4. Education and Learning
In the last post I mentioned that education was failing in helping the children acquire different skills. Why does education fail in making children learn? Probably because education is designed without considering at all what we know about how human beings and children generally learn things.
Modern cognitive studies suggest that lectures are the least effective ways of teaching, and that no one actually learns anything unless she’s involved herself in the activity. Further, we know that we learn languages by actually picking up bits and pieces from our environment. Perhaps that’s how all learning takes place, and that’s why a suitable learning environment is important for proper learning to take place.
I’ve been lucky to get to know a person who has worked with tribal artisan communities. He says that there learning takes place naturally and without any coercion. He says that true learning is need based, and in these tribal communities they keep using their creativity all the time to meet the challenges they face. Their learning is fun, because they are not made to sit down and memorize dry facts or figures.
How can we overcome the problems of education? It would be unrealistic to expect wholesale changes in the structure of schools and colleges in the next few decades, because people still don’t have half a clue as to what is wrong with it. Can we do something while standing within this framework?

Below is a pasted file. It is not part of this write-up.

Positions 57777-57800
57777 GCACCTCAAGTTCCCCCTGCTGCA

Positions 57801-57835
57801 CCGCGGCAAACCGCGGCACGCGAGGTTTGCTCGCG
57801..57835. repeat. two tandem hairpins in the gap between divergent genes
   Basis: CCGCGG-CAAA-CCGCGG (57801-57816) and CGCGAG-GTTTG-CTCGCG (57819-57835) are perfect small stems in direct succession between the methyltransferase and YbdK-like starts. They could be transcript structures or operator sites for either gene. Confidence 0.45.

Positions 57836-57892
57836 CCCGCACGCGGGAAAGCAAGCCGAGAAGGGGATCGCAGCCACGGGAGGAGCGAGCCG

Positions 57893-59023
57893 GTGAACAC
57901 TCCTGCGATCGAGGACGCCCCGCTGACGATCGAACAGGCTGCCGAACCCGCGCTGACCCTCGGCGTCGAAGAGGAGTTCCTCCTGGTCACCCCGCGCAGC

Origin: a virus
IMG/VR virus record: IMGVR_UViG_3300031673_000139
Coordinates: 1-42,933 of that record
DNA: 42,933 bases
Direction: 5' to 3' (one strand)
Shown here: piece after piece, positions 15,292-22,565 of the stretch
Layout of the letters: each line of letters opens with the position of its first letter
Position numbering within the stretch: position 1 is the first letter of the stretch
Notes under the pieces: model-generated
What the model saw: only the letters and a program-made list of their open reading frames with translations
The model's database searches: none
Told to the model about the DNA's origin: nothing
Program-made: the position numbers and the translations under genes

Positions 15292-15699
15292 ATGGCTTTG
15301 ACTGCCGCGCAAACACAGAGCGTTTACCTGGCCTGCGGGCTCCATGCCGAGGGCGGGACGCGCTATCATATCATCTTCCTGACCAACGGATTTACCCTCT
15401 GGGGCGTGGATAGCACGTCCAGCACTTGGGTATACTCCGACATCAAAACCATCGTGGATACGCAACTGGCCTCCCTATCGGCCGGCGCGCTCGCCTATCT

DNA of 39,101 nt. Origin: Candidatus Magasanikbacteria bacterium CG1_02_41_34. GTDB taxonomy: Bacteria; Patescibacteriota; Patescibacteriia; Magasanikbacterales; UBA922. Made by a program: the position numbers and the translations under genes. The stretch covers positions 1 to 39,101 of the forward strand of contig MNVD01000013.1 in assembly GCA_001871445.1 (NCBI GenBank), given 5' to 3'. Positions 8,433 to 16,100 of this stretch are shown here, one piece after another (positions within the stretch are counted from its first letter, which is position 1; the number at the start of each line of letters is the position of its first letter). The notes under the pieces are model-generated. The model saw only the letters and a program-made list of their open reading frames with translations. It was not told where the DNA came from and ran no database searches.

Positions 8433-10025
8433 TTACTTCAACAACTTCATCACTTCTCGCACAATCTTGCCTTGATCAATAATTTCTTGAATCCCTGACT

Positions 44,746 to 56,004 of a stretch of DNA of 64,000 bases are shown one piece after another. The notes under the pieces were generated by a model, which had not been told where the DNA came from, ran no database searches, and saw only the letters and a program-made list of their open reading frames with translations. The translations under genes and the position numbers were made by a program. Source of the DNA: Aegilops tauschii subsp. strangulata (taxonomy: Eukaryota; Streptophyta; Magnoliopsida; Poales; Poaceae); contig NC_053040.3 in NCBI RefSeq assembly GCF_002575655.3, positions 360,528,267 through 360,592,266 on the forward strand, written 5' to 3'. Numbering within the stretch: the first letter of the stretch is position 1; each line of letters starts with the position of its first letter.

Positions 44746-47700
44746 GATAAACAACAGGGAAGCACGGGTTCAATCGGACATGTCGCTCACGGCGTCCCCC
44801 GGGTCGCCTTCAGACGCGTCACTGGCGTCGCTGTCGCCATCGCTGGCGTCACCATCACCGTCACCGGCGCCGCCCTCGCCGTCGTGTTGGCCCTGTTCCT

Schools can start by putting fewer children in each class, so that every child would have more space for their individuality to grow into. Also smaller classes mean better interaction with the teacher and could give the teacher more freedom to experiment better methods of teaching/learning.
Colleges are supposed to be places where you enter as a boy and leave as a man. Apart from being centres of excellence, they should provide an atmosphere of freedom which encourage the students to question conventional ideals, ponder the effect of personal choices on the society, reflect on the state of the world etc. Critical thought is something that’s seriously missing in most of us. We’re too worried about grades or whether we’d get a good job. College life should instil in the student the confidence to rely on her skills rather than her degrees to make a living.
Other than this I don’t know what can be done within this framework. I’d like to know what the readers think of this.
6. Knowledge and Wisdom
We are accustomed to thinking of knowledge as good in and of itself. But knowledge without wisdom can be a dangerous thing, as we are finding out today, with our actions proving destructive to the very biosphere that sustains us. As E.F.Schumacher said, “Man is too clever to survive without wisdom.”
What is wisdom? It is a form of knowledge, about what works and what doesn’t regarding our activities, our way of life and the world we live in. It is passed on from generation to generation in the form of culture. And it’s not just humans that do it- many animals do, most of the more “intelligent” mammals do it almost just like us.
But the world has been changing so fast in the last couple of centuries that wisdom of one generation became seemingly irrelevant to the next and we have lost a lot of valuable wisdom in the process. And without wisdom, the pursuit of knowledge is of little use, because we don’t know where a piece of knowledge fits in the scheme of things.
We have lost valuable wisdom, but I think through critical thought and action we can still find out what works for us and create new wisdom. We need a balance between wisdom and knowledge- because wisdom which doesn’t renew itself through knowledge can lead to superstitions. With this wisdom we can find out how we can live without needing to destroy our home, and we can pursue new and relevant knowledge with the beacon that is wisdom.